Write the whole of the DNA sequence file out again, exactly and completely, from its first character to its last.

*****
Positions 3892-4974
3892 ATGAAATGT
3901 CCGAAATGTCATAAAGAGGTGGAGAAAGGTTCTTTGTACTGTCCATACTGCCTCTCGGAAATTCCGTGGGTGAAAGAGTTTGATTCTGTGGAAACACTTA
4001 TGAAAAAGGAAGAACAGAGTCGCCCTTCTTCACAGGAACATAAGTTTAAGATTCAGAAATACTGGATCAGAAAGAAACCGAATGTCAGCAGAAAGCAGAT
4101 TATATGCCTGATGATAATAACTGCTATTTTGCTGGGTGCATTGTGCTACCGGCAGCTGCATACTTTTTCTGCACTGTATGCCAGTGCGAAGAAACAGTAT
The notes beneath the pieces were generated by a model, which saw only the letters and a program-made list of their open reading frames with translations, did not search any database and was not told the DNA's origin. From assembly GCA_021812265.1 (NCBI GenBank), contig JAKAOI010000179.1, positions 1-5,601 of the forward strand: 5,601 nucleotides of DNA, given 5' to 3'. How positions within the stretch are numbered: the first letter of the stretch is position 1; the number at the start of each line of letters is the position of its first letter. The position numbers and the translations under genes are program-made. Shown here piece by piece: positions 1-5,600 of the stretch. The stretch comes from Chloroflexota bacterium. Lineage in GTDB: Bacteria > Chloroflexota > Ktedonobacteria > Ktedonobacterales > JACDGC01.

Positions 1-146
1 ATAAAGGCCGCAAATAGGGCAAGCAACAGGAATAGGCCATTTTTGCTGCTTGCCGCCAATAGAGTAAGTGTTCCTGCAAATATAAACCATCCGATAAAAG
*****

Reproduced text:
Positions 3892-4974
3892 ATGAAATGT
3901 CCGAAATGTCATAAAGAGGTGGAGAAAGGTTCTTTGTACTGTCCATACTGCCTCTCGGAAATTCCGTGGGTGAAAGAGTTTGATTCTGTGGAAACACTTA
4001 TGAAAAAGGAAGAACAGAGTCGCCCTTCTTCACAGGAACATAAGTTTAAGATTCAGAAATACTGGATCAGAAAGAAACCGAATGTCAGCAGAAAGCAGAT
4101 TATATGCCTGATGATAATAACTGCTATTTTGCTGGGTGCATTGTGCTACCGGCAGCTGCATACTTTTTCTGCACTGTATGCCAGTGCGAAGAAACAGTAT
The notes beneath the pieces were generated by a model, which saw only the letters and a program-made list of their open reading frames with translations, did not search any database and was not told the DNA's origin. From assembly GCA_021812265.1 (NCBI GenBank), contig JAKAOI010000179.1, positions 1-5,601 of the forward strand: 5,601 nucleotides of DNA, given 5' to 3'. How positions within the stretch are numbered: the first letter of the stretch is position 1; the number at the start of each line of letters is the position of its first letter. The position numbers and the translations under genes are program-made. Shown here piece by piece: positions 1-5,600 of the stretch. The stretch comes from Chloroflexota bacterium. Lineage in GTDB: Bacteria > Chloroflexota > Ktedonobacteria > Ktedonobacterales > JACDGC01.

Positions 1-146
1 ATAAAGGCCGCAAATAGGGCAAGCAACAGGAATAGGCCATTTTTGCTGCTTGCCGCCAATAGAGTAAGTGTTCCTGCAAATATAAACCATCCGATAAAAG